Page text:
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U.S. Supreme Court Cases

U.S. v Nixon, 1974

"In 1974, in the case of United States v. Richard M. Nixon, the Supreme Court ruled that the president could not withhold evidence demanded by a federal court. This decision meant that federal courts have jurisdiction (legal power) over the president."

"A grand jury returned indictments against seven of President Richard Nixon's closest aides in the Watergate affair. The special prosecutor appointed by Nixon and the defendants sought audio tapes of conversations recorded by Nixon in the Oval Office. Nixon asserted that he was immune from the subpoena claiming "executive privilege," which is the right to withhold information from other government branches to preserve confidential communications within the executive branch or to secure the national interest."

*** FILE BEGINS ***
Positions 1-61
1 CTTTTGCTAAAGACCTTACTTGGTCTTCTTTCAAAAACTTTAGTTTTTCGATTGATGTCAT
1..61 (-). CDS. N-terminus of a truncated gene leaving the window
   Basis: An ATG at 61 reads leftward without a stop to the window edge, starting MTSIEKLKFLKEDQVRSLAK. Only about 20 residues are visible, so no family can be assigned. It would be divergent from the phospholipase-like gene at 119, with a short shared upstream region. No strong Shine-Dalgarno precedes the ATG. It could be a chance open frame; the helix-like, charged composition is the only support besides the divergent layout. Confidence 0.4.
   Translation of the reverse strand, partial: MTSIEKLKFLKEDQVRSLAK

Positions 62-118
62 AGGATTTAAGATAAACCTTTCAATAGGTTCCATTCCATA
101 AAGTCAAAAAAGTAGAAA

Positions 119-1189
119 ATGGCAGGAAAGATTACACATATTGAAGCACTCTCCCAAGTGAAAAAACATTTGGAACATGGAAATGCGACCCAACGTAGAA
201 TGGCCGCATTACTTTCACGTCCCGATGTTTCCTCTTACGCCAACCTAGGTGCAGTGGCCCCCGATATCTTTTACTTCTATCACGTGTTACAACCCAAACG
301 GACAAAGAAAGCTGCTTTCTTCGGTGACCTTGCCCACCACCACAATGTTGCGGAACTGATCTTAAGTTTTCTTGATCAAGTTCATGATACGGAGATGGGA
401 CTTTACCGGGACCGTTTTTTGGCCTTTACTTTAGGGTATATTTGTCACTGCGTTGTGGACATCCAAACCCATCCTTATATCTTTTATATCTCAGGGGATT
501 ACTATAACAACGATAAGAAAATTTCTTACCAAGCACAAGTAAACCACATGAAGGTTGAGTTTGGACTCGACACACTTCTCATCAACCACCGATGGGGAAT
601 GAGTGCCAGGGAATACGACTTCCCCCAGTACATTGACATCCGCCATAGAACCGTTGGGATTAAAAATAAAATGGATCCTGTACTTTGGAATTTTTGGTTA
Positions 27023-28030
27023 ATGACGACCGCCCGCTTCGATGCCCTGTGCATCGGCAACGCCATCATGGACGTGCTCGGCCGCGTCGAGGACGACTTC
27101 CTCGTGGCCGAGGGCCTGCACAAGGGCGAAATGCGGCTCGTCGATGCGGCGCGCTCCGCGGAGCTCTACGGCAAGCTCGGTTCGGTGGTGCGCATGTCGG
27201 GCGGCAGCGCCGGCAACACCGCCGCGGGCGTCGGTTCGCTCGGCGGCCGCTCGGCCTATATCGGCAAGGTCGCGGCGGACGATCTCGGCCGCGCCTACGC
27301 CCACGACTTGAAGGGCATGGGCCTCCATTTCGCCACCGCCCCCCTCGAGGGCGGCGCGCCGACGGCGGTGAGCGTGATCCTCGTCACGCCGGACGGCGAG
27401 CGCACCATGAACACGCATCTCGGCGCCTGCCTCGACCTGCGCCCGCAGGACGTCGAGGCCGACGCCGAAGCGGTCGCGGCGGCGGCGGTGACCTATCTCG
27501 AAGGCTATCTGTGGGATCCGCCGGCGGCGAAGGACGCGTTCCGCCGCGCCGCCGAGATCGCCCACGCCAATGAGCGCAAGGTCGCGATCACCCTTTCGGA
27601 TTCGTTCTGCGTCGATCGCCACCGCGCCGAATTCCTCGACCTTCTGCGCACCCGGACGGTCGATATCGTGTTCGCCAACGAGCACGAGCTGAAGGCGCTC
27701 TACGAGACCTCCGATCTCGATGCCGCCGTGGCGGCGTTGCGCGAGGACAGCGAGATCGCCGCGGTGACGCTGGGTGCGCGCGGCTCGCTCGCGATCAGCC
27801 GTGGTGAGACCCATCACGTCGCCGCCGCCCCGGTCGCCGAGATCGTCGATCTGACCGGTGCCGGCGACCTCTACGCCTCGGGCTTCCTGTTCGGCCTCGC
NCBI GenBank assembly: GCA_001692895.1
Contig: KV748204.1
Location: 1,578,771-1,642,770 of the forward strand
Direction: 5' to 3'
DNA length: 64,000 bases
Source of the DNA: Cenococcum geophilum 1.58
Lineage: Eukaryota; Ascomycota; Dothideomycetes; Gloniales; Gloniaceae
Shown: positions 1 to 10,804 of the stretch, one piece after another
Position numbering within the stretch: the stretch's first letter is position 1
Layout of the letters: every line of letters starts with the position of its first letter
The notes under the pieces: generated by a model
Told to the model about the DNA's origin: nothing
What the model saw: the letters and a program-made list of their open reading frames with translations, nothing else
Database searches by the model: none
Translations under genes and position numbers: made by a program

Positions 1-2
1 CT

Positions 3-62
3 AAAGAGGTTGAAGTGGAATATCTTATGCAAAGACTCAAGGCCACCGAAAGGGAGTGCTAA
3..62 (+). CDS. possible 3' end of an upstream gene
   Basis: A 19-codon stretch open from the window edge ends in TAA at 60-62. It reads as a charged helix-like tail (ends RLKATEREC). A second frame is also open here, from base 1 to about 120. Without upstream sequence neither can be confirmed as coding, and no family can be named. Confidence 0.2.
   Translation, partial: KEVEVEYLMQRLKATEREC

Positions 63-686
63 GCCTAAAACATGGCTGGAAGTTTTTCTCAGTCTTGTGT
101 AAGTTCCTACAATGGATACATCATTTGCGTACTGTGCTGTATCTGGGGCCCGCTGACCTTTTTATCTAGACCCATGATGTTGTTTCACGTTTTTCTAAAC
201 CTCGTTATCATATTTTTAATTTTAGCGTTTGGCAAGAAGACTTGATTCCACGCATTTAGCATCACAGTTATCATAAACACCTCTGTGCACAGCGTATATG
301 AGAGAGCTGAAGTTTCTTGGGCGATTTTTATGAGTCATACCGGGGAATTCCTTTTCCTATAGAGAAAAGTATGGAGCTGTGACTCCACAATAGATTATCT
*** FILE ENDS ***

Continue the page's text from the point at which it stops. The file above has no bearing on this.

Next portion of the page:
"The Court held that neither the doctrine of separation of powers, nor the generalized need for confidentiality of high-level communications, without more, can sustain an absolute, unqualified, presidential privilege. The Court granted that there was a limited executive privilege in areas of military or diplomatic affairs, but gave preference to "the fundamental demands of due process of law in the fair administration of justice." Therefore, the president must obey the subpoena and produce the tapes and documents. Nixon resigned shortly after the release of the tapes."

"Nixon Resignation." UPI Photo Collection, 1974. Gale In Context: High School, link.gale.com/apps/doc/KGXVZC498988775/SUIC?u=wctys36&sid=SUIC&xid=bd8de1ab.

"United States v. Nixon." Oyez, www.oyez.org/cases/1973/73-1766. 

Vontz, Thomas S. "Impeachment." World Book Advanced, World Book, 2021, www.worldbookonline.com/advanced/article?id=ar273320.